Q&A: Frost’s Hard Work Paying Off (w/Video)

Starkville Regional: Central Arkansas (39-20) vs. No. 14 MSU (43-17), 7:05 p.m., ESPN3.com (Joe Davis play-by-play, Jay Walker analyst)


The big day is here, as thousands of fans are expected to fill Polk-Dement Stadium in the first NCAA regional hosted by MSU in 10 years. Got a couple of links to help you get ready: a Central Arkansas-MSU advance, and a regional notebook as well.

I’ve also got a game day Q&A for you. I caught up with senior infielder Sam Frost the other day, and you can watch the entire interview in the video above. Or you can read it below.

Frost was named the SEC scholar-athlete of the year earlier this week, which tells you how hard he works in the classroom. He also works hard on the field, and this year all that work has really paid off. A career .223 hitter coming into this season, Frost is third on the team in hitting this year with a .324 average.

He’s been a spot starter and late-innings sub, playing in 43 games with 19 starts. Frost has a .422 on-base percentage with 17 runs and six stolen bases in six attempts. Here’s the Q&A.


SEC scholar-athlete of the year, pretty cool deal.

“It’s just an honor to get this award. It’s an opportunity. I’m just glad to have an academic award so I can get mentioned with all the good ballplayers in the league.” (laughs)

You’ve done well this year, hitting it well in your role. Seems you offense has gone to another level this season.

“Yeah, I’m just trying to simplify. Instead of worrying about trying to hit doubles or whatever, I’m just thinking, get hits. It don’t matter, I’ve just got to put the bat on the ball, find barrel. That’s all I can handle, and wherever the ball goes, just run.”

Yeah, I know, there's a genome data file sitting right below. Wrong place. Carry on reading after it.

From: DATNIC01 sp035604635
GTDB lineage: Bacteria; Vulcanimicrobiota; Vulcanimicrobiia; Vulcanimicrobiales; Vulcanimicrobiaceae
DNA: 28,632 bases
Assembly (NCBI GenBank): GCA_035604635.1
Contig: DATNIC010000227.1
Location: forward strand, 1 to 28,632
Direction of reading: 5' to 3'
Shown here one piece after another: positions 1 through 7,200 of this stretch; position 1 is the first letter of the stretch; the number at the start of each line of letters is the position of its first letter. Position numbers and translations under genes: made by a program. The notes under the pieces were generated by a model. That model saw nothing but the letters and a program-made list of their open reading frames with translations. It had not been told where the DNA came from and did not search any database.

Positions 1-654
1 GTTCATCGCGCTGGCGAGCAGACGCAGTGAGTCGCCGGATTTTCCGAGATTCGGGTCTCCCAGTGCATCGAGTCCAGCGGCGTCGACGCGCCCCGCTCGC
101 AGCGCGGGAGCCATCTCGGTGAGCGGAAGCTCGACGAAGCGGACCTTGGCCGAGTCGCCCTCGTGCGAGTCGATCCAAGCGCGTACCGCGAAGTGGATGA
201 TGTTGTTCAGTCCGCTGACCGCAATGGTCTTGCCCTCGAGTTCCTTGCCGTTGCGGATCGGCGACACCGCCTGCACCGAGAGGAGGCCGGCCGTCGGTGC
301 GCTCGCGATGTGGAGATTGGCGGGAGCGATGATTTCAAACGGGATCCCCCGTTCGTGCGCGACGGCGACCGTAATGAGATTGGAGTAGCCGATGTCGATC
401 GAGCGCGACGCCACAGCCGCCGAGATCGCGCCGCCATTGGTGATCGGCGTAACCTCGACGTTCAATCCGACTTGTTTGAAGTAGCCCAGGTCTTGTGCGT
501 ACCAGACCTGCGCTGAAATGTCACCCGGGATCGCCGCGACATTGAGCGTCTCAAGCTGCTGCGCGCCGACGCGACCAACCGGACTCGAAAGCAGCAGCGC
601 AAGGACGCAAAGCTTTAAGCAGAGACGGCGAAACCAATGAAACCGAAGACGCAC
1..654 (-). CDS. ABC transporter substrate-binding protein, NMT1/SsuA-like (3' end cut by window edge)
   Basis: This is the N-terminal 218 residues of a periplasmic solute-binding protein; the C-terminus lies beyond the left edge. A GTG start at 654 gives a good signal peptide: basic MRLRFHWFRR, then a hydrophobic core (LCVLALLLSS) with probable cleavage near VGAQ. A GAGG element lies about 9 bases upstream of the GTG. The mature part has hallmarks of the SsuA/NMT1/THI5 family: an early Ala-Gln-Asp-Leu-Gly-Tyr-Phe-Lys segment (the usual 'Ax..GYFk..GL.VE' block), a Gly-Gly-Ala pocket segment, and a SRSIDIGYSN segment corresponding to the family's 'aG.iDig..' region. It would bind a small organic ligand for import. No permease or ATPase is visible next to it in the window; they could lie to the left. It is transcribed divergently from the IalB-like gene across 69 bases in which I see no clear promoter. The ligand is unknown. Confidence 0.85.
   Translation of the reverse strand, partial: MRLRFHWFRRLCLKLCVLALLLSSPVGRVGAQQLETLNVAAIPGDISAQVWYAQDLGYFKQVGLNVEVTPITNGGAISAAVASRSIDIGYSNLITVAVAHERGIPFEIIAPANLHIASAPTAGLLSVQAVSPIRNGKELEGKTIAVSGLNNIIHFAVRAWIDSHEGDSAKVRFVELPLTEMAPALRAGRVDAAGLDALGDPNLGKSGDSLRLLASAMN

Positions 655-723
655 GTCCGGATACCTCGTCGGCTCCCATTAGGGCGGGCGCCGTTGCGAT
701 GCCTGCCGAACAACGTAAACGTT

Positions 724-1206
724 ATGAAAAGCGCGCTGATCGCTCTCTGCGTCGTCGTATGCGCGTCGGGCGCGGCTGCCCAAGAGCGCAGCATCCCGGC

You came here as a walk-on, right?

“I was a recruited walk-on, then I got all academic money.”

You struggled offensively early in your career, and your progress shows what can happen when you keep plugging away.

“Yeah, I reckon. Our coaches are great. They know what they’re talking about, and they’re always willing to help. I guess it took them four years, but they finally worked on me.”

You’ve developed this persona as a grinder, always dirty at the end of a game.

“No doubt. I feel like if I’m not dirty, then I didn’t play good enough. That means I’m not being aggressive enough on the bases or I didn’t get on base.”

How much do you have to work to stay in the mix?

“That’s been my whole life. Honestly, I think it’s made me better because of it, because it makes me work hard every day. I never take a day off or take practice lightly. I know I’ve got to compete just to get the at-bats I can get.”

A lot of guys who struggle like you did early on disappear or stay on the bench. What kept you plugging away?

“I’ve always felt like I was a good hitter. It just wasn’t clicking for me. It seemed like I’d barrel the ball up, and they’d make a great play. I just couldn’t find the holes. I just stayed positive. My parents, they have to love me and support me, but they’re a big influence, keeping me positive. And it finally started clicking for me.”

You’ve been through everything with this program, from not being in the postseason to now hosting a regional. Are you a guy who tries to help younger players understand what’s at stake?

“Yeah. Coach (John) Cohen loves that, when he says we’ve got 35 coaches on the field. Everybody’s helping everybody. It’s been a long run, and I tell the freshmen all the time, it flies by, take advantage of it.”

What’s it mean to you to have at least one more weekend here at Dudy Noble Field?

“Oh, it’s huge. I’m just glad that we get to play in front of our fans. Obviously our goal is to win a national championship, but to get to do it, to start that road in front of our fans, is huge.”

I am the online content coordinator for DJournal.com. I also co-host The Memo and Prep Rally podcasts and host the Newsbreak program. Previously at the Journal, I covered Mississippi State athletics (2008-13), high schools (2004-08), and was on the copy desk (2002-04).

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